Reliability of Self-Reported Lifestyle Exposures before, during, and after Pregnancy in Autism Studies

Friday, May 13, 2016: 5:30 PM-7:00 PM
Hall A (Baltimore Convention Center)
R. J. Schmidt1, P. C. Chen2, C. Walker3, I. Hertz-Picciotto4 and D. J. Tancredi5, (1)Public Health Sciences and MIND Institute, University of California at Davis, Davis, CA, (2)Public Health Sciences, University of California, Davis, Davis, CA, (3)MIND Institute, University of California, Davis, Sacramento, CA, (4)Dept of Public Health Sciences, School of Medicine, UC Davis MIND Institute, Davis, CA, (5)Pediatrics, UC Davis School of Medicine, Sacramento, CA

Questionnaires can help advance research on environmental risk factors for autism when biomarker sample collection and analyses are too expensive or invasive, but only when exposures can be reported reliably.


To compare agreement of maternal retrospective report of lifestyle exposures in and around pregnancy on the ELEAT (Early Life Exposure Assessment Tool) with prospectively collected responses regarding the same exposures. 


Participants (n=130) from the MARBLES (Markers of Autism Risk in Babies-Learning Early Signs) prospective  cohort study of high-risk siblings of children with autism completed structured telephone interviews during pregnancy and then again with the ELEAT, a shorter instrument administered 2 or more years postpartum. Agreement was assessed with Cohen’s Kappa statistic (K), sensitivity (Se), specificity (Sp) and Youden’s index (Y=Se+Sp-1) for each exposure ever during the index period (3 months before pregnancy until the end of breastfeeding) and during six time periods: 3 months before pregnancy, pregnancy, each trimester of pregnancy, and during breastfeeding (if a maternal exposure) or the child’s first year of life (if an exposure to the child).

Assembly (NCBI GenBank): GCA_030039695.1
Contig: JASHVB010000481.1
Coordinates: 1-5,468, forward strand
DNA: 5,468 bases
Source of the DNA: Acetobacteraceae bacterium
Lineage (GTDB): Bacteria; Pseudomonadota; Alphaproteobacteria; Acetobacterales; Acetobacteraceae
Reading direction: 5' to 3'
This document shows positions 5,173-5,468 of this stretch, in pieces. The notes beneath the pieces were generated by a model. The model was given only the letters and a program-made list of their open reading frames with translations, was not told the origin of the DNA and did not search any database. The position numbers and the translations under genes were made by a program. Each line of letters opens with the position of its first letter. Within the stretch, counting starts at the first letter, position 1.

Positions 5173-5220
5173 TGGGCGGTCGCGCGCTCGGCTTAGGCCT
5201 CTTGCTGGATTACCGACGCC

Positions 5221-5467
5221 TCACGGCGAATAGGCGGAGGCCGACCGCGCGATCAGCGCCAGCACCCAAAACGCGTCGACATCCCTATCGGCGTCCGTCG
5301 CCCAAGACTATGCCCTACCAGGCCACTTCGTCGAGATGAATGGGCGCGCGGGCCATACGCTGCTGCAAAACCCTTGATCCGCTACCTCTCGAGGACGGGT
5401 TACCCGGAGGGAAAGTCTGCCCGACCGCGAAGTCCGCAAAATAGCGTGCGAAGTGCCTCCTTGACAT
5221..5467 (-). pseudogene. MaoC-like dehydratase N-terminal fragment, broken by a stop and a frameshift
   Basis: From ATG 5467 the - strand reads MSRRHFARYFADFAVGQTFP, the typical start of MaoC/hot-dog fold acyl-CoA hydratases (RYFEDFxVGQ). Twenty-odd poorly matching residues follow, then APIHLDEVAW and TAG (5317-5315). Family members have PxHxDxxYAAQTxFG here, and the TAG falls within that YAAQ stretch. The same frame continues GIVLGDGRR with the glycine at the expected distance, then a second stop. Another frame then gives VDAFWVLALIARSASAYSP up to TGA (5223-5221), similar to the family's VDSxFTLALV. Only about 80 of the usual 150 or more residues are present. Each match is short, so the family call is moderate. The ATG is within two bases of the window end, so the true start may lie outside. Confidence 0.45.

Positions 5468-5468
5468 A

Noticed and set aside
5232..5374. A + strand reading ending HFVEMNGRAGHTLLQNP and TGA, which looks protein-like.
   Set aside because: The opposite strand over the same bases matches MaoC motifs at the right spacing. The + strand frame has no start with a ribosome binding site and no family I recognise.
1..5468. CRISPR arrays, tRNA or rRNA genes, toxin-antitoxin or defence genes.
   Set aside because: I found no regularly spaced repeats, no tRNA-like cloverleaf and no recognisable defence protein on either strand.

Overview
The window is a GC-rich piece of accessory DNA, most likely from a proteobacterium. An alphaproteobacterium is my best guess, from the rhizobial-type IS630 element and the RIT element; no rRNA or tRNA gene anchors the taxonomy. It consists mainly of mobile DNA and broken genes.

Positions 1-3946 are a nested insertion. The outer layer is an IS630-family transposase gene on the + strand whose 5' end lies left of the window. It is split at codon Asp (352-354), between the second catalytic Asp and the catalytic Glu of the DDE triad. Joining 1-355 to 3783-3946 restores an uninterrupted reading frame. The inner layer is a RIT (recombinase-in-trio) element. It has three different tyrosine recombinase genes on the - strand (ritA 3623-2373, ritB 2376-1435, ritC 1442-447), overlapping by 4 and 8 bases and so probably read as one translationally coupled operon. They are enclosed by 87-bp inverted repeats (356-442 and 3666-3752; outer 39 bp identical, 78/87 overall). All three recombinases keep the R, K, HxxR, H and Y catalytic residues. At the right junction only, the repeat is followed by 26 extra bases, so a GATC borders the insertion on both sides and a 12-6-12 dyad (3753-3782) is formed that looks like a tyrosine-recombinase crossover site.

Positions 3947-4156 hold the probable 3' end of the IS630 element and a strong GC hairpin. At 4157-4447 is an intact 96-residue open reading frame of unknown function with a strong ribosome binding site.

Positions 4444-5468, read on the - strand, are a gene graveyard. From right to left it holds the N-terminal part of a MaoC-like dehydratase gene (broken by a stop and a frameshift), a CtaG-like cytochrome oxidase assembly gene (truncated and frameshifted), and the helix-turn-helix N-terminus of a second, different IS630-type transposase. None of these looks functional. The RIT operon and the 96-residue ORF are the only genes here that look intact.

Retrospective reporting of maternal cigarette smoking (K=0.60, Y=0.54), other smokers within the home (K=1, Y=1), coffee drinking (K=0.64, Y=0.67), energy drinks (K=0.55, Y=0.75), alcohol (K=0.54, Y=0.63), illicit drugs (K=0.72, Y=0.57), and teeth clenching (K=0.87, Y=0.92) agreed substantially with prospective reports for the index period, but weakly to modestly agreed when taking into account timing (K/Y=0.05-0.60). Caffeinated soda (K=0.24, Y=0.42) and tea (K=0.32, Y=0.40), and sunscreen use (K=0.25, Y=0.26) during the index period had fair to moderate agreement. Sauna, hot tub and Jacuzzi use (K=0.04, Y=0.03) and maternal dental amalgam fillings (K=-0.08, Y=0.24) did not agree. Several exposures were rarely reported during pregnancy. 


Retrospective reports of most lifestyle exposures were reliable; future studies need to assess validity.

See more of: Epidemiology
See more of: Epidemiology